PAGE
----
complications after bariatric surgery

For many people who suffer from obesity, bariatric surgery offers the only way to regain control over their bodies and lose excessive weight. Each of the different surgery types performed as part of the obesity treatment involves certain dietary restrictions for the patient. After the operation, he needs to change his attitude towards food. It also needs to be noted that every surgical procedure comes with a risk of complications, and bariatric operations are not exceptions.

What adverse reactions may occur after bariatric surgery? Are there any recommendations that should be followed during and after treatment?

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The most common and possible complications after bariatric surgery

The use of laparoscopic method during sleeve gastrectomy, gastric bypass or mini gastric bypass surgeries minimizes the risk associated with the operation. However, it should still be taken into consideration that these are invasive procedures that completely change the shape and functioning of the digestive tract, and thus they require utmost care not to infringe on any internal organs.

Among the most common perioperative complications are a general malaise in the patient associated with nausea, occasional vomiting and possible chest pain. These symptoms are related to the fact, that the body has to adapt to the “new” digestive system and the patient needs to change his attitude towards food. Eating products that are inappropriate for people who have undergone bariatric surgery, consuming too large portions or not chewing properly can lead to an overload of the digestive system and cause unpleasant symptoms.

A common complication, occurring in up to 10% of people in the postoperative period, is the development of gallstones due to rapid weight loss. In some cases, it might be necessary to remove the patients’ gallbladder.

Complications depending on the type of bariatric surgery

If an adjustable gastric band is chosen, a long time after the operation (up to 15 years), all people experience the need to remove it due to its abnormal movement, infection or widening of the oesophagus. This is the main reason, why gastric band surgery has been replaced by sleeve (cuff) gastrectomy.

In the case of operations that require making new connections in the gastrointestinal tract, called anastomoses, the most serious complication that may occur is suture line leak. In case of this issue, a second operation and prolonged hospital treatment is necessary. The incisions have to heal, and the stomach wall has to strengthen for the patient to regain his wellbeing.

In the first hours after bariatric surgery, slight bleeding into the peritoneal cavity may occur, followed by gastric stenosis and gastro-oesophageal reflux. An additional category of complications for operations involving gastric bypass are problems related to nutritional deficiencies and abdominal hernias.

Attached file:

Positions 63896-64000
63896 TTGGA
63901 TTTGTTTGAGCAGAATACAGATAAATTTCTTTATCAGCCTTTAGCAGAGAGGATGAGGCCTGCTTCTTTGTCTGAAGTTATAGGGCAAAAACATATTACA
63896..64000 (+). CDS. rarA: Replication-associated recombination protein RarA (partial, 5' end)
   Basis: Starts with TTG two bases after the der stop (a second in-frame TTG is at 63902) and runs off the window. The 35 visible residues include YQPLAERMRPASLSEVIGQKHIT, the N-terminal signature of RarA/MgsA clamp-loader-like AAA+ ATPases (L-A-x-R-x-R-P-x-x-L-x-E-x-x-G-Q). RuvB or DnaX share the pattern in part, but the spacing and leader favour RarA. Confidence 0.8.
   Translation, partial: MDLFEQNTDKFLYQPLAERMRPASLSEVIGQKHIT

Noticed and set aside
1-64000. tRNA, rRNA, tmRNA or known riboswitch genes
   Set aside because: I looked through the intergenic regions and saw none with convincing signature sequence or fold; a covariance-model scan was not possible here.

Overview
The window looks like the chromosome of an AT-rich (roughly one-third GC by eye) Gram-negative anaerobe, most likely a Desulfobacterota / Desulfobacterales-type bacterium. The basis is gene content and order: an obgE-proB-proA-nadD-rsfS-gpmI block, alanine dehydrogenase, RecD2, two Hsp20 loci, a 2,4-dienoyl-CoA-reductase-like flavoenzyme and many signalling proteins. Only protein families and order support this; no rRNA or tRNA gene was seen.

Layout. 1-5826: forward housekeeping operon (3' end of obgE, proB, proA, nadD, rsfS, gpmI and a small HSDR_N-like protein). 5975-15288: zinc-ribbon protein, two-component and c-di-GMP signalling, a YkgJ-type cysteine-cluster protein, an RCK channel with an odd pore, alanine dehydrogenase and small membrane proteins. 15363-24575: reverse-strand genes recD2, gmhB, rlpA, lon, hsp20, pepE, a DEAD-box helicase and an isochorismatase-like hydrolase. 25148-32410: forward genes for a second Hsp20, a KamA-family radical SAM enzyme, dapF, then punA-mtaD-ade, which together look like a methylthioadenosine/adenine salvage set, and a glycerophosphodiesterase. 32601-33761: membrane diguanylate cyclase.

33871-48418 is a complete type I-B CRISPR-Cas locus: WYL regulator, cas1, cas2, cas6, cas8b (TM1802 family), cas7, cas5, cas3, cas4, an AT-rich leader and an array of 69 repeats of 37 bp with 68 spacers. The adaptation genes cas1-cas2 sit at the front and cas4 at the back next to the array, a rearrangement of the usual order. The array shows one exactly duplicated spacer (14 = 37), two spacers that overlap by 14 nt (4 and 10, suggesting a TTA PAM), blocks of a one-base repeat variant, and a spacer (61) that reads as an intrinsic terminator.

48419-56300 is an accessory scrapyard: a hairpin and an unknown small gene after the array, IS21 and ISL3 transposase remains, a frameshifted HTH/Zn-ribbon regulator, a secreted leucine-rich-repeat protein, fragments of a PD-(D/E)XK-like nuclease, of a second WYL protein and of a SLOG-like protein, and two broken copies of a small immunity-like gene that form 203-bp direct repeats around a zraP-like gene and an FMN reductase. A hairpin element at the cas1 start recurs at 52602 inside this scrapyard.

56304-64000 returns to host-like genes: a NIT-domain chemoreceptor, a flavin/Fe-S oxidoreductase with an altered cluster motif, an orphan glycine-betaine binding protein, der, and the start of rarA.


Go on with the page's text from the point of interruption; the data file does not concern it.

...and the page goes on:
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What recommendations should be followed after bariatric surgery?

When making a decision to undergo bariatric surgery, the patient has to take into consideration that the body needs a certain amount of time to return to “normal functioning”, and that many of the lifestyle changes made immediately after surgery will remain with him for the rest of his life. The most important postoperative recommendations, which aim at eliminating the risk of certain complications, include adherence to a strict diet and supplementation of vitamins and minerals.

Certain restrictions may also apply to physical activity, which is introduced gradually after the surgery in order to reduce the risk of serious complications and internal bleeding.

Detailed dietary recommendations for patients after bariatric surgery depend on the type of surgery that the patient underwent. It is necessary to work with a dietician, who prescribes an optimal diet and supplementation plan for each individual case.

Usually, in the first weeks after the operation the patient is led gradually through the stages of food introduction, starting with wholesome liquid meals, through pap, all the way to the first finely ground meat and other nourishing meals in low quantities. 

After sleeve gastrectomy or gastric bypass (or mini gastric bypass) surgery, the patient is able to take in up to 50-80 ml of food at a time. For most obese people, it is a drastic decrease compared to their previous diet. Adapting to such recommendation might be a challenge, but it is necessary in order to lose weight and stay healthy. That is why even before surgery, the patient works with a dietician, gradually adapting to the new diet and building healthy habits that he should follow in his daily life.

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